liveonearth (liveonearth) wrote,

Moon, House, School

The moon looks awfully near to full....bright white shining in my window. Cold out there for Portland, but probably not freezing. Today did my first ever gynecological exam, both the speculum and the bimanual. I actually felt her ovary. It was one of those firsts, like drawing blood the first time, that not everybody gets. The further I get into this training the more I want to live in a state where I can legally diagnose and prescribe. What a pain it would be to be persecuted for being a good diagnostician, and punished for competing with the established corporate medical monster.

House tonight was interesting. I guess it's always interesting to me. The TV show, I mean. We watch it online, using hulu and other sources. It's the only show I watch. Tonight's show had House on methadone, instead of his usual vicodin. Now I'm curious about the drugs. The diagnosis for the pt of the show was dehydration and kidney compromise, complicated by an MRI with contrast which the kidneys were unable to remove, which then deposited in the heart and other places that had caused trouble during the show. I can almost keep up with the medicine behind the show, and that is what makes it fascinating. It is part of my education, just as This American Life is part of my education.

From Wikipedia: Methadone was developed in Nazi Germany in the late 1930s in anticipation of possible shortages of raw opium during the upcoming war and possible blockades by the enemy, which would result in shortages of morphine and other opiates for both the military and civilian populations. It was tested by medical professionals in the German military in 1939-40 but decided that it was too toxic and too likely to become addictive upon repeated use (habituation) for use in the army and other organisations.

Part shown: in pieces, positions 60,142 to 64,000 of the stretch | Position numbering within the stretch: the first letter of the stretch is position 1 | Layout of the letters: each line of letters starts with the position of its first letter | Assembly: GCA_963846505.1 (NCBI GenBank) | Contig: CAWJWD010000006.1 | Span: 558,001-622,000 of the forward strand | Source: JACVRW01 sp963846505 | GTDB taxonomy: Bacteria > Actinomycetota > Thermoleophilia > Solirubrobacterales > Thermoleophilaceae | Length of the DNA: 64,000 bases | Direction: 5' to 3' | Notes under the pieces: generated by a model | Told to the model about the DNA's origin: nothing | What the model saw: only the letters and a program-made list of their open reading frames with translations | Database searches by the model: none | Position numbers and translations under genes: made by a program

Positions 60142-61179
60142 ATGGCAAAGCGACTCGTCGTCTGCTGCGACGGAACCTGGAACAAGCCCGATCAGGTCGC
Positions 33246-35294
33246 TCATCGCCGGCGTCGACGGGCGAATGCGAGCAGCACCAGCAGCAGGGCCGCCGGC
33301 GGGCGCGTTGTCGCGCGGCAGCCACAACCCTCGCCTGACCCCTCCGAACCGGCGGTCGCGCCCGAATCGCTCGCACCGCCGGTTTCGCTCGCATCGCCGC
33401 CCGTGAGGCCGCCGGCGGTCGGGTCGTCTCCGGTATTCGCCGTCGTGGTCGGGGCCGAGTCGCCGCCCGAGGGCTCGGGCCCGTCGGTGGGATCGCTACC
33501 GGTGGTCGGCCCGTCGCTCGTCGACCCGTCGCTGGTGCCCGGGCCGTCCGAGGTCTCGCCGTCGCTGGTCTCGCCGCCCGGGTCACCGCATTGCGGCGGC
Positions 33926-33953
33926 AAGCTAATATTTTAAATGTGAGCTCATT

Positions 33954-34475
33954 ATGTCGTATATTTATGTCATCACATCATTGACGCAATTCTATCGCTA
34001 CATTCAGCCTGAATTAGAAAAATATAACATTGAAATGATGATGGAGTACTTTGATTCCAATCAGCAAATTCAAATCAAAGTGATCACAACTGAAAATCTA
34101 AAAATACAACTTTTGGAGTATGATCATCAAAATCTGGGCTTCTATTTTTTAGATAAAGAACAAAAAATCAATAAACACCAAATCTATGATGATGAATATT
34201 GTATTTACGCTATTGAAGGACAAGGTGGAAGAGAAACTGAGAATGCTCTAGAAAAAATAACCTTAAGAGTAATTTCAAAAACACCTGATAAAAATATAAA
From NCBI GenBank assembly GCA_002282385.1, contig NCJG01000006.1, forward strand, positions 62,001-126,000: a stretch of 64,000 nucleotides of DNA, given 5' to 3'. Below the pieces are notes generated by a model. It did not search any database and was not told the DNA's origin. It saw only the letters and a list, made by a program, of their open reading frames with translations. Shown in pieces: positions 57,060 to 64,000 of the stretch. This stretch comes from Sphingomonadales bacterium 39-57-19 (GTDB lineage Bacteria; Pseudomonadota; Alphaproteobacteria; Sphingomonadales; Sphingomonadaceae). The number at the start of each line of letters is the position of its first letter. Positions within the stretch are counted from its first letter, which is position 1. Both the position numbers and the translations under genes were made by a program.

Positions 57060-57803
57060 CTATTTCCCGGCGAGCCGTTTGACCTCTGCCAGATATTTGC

One of our professors, Dr. Windstar, recently said in a lecture that you have to know America to be a good doctor. A Canadian classmate piped up about something and she told him "you want to be different, but you're not." She talks about how all women with vaginal issues think they have a yeast infection "because that's what they see on TV". A few of the teachers at this school are truly priceless, and I am so grateful to be in their tutelage.

Tags: corporations, diagnosis, drugs, education, medicine, television, women

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